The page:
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Optimizing the render pipeline

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This is the method I was told to use to render all objects in a frame: 1) Create a list of things that need to be drawn. 2) Sort the list so that the pipeline is well-optimized. 3) Draw all the objects from the list. On step (2), the list would first be sorted by which vertex shader is used to transform the vertices. This is because swapping to a different vertex shader takes longer than any other call to SetRenderState, SetFVF, SetStreamSource, etc. Objects that use the same vertex shader are then sorted secondarily by pixel shader because it is the next slowest render option to change. The list is then sorted to reduce the number times the following are render options are changed: vertex buffer, index buffer, texture, all the different render states, etc. Another important thing is to render transparent items last, which is fairly simple. Questions / Comments on that? So if you understand all that, I have a question. I think I can do all this fairly easy, its just a matter of what data the list contains. I'm assuming the list must contain ALL the data needed to render each object. This means that each entry in the list will need the following items to draw each object (these are the render options that the list will be sorted by, in no particular order): vertex shader pixel shader vertex buffer index buffer parameters to call DrawIndexPrimitive (vertex/index offsets, # of polys) texture (lets not multitexture for now) which lights to turn on for the object which render states to set for the object (transparency, zbuffer, projection matrix, etc) *World Matrix (each objects position/rotation) Anything else? (this is just a list off the top of my head) So, does this technique sound reasonable? *A little optimization I noticed while writing this: Lets say your game draws 20 cubes to the screen. Instead of putting 20 entries into the list, just put 20 world matrices in one entry and draw all 20 cubes with the same render states, etc.

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Quote:
Original post by blaze02
On step (2), the list would first be sorted by which vertex shader is used to transform the vertices. This is because swapping to a different vertex shader takes longer than any other call to SetRenderState, SetFVF, SetStreamSource, etc. Objects that use the same vertex shader are then sorted secondarily by pixel shader because it is the next slowest render option to change.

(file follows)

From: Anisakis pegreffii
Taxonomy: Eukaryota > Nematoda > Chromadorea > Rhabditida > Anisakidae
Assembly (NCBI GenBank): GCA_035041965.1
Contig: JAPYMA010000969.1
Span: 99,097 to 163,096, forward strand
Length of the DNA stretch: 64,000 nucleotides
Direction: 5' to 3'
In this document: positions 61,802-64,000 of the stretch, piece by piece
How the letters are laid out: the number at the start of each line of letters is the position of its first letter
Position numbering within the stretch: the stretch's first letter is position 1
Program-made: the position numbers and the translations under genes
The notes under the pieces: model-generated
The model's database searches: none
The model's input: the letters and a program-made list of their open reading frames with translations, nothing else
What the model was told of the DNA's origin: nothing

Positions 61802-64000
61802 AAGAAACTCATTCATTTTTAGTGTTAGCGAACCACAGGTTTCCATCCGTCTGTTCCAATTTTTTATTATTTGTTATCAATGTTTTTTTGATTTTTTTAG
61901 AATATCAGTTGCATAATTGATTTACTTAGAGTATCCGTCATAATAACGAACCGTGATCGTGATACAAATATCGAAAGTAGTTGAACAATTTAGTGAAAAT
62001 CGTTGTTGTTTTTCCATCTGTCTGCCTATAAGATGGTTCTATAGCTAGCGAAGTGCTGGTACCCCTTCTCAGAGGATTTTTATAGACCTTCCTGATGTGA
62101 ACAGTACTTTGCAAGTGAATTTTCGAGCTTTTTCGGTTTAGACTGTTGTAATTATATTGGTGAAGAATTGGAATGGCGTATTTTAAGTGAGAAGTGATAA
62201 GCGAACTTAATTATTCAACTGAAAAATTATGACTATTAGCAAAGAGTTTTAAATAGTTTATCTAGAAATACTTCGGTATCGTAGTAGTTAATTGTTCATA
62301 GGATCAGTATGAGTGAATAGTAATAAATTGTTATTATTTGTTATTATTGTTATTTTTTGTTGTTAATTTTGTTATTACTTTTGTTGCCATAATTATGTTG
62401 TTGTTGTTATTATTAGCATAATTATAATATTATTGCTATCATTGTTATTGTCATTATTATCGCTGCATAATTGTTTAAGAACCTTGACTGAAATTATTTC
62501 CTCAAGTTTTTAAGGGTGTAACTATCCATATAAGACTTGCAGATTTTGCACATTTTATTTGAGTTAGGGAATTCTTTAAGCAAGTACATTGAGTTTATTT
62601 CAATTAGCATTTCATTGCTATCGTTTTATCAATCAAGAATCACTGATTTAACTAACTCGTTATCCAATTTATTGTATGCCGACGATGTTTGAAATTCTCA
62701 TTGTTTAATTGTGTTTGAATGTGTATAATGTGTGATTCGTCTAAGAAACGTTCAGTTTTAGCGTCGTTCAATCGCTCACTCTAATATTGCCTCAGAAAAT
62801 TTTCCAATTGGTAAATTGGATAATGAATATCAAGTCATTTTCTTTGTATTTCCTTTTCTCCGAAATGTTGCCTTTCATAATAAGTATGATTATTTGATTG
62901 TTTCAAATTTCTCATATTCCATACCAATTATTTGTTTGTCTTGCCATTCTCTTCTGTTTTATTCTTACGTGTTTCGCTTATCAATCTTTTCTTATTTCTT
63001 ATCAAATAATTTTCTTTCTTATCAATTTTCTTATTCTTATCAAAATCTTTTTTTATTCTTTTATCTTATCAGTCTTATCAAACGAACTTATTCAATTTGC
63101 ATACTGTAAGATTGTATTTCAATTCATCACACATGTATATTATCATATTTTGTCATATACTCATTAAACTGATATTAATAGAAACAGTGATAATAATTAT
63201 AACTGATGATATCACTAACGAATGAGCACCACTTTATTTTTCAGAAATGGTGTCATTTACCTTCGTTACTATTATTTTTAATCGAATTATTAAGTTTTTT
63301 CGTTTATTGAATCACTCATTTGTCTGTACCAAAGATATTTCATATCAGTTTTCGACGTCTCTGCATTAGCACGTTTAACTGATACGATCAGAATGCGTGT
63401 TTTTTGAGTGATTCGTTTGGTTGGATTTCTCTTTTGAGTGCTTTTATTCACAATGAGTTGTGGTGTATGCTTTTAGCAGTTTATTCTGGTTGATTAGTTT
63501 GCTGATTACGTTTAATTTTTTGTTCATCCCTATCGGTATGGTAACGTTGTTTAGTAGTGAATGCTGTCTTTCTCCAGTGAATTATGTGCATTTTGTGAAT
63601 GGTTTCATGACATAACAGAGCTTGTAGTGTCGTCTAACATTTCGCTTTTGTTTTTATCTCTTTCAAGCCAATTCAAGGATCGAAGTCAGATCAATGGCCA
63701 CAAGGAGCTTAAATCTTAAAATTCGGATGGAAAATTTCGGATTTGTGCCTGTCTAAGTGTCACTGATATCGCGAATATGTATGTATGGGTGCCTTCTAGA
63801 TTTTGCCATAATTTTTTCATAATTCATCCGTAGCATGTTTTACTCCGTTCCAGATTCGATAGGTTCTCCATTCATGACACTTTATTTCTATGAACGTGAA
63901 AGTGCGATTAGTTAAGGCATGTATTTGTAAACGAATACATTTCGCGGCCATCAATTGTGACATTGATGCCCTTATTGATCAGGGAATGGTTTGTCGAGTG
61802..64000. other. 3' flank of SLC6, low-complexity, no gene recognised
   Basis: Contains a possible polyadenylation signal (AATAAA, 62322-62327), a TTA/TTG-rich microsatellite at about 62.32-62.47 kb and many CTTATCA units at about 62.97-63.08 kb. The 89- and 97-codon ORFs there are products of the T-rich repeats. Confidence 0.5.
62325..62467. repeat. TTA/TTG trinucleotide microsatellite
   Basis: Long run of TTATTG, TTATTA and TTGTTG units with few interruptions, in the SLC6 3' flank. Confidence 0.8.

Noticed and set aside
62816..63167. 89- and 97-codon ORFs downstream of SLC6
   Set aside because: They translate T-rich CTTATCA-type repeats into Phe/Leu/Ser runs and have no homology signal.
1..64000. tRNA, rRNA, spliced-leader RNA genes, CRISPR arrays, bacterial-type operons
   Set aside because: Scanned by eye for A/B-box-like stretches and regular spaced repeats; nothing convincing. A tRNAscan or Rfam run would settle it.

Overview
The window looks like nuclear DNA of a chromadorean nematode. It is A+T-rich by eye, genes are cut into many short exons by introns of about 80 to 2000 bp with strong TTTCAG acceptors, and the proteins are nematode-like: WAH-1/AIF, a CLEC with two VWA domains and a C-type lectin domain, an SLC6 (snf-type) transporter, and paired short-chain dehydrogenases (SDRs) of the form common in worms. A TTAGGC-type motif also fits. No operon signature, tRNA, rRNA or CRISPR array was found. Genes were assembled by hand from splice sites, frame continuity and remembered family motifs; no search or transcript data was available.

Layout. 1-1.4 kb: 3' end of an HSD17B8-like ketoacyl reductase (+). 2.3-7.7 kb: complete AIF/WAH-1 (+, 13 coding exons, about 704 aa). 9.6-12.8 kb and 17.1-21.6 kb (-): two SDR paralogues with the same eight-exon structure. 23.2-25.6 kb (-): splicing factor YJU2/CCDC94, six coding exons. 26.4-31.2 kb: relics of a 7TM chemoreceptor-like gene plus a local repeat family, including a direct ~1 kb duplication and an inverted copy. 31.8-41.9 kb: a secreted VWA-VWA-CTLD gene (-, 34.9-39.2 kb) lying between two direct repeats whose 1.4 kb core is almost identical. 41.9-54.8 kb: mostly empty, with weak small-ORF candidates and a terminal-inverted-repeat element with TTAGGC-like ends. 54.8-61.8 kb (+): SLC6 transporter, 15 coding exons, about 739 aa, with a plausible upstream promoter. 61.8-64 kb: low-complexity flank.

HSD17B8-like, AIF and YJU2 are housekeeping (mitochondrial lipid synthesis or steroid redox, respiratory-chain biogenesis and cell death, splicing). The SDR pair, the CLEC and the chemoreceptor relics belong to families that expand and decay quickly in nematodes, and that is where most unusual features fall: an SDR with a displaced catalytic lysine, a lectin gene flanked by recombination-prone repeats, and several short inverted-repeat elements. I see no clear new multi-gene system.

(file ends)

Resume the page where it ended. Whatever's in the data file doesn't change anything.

Sorting implies doing this with some type of list structure. It is much easier (and faster) to do this with a simple tree. Check this out.

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Another factor to consider is that of semi-transparent geometry. If you're planning on using this then you will need to store two lists/trees - one of opaque geometry and another for the semi transparent stuff. Opaque geometry needs to be rendered (in any order) first, whereas semi-transparent geometry must be rendered back-to-front and after any opaque geometry.

Quote:
Original post by blaze02
*A little optimization I noticed while writing this: Lets say your game draws 20 cubes to the screen. Instead of putting 20 entries into the list, just put 20 world matrices in one entry and draw all 20 cubes with the same render states, etc.
The tree method that circlesoft suggests should be able to handle this one pretty efficiently. Upper nodes in the tree configure the geometry source (VB's, IB's, textures) and then you have 20 sub-nodes with the appropriate world matrix with a Draw**() attached to each of them.

I've been meaning to write up my notes on it, but an alternative to the tree and list approach is to use regular graph algorithms. I'm not sure if it's any more efficient, but it'll definitely work. Consider each vertex in a fully connected graph a combination of states required for a draw-call, and the edge weight is the number of steps required to transition between them. The problem then becomes an example of MST or TSP (okay, TSP isn't a nice problem to solve [lol])...

hth
Jack

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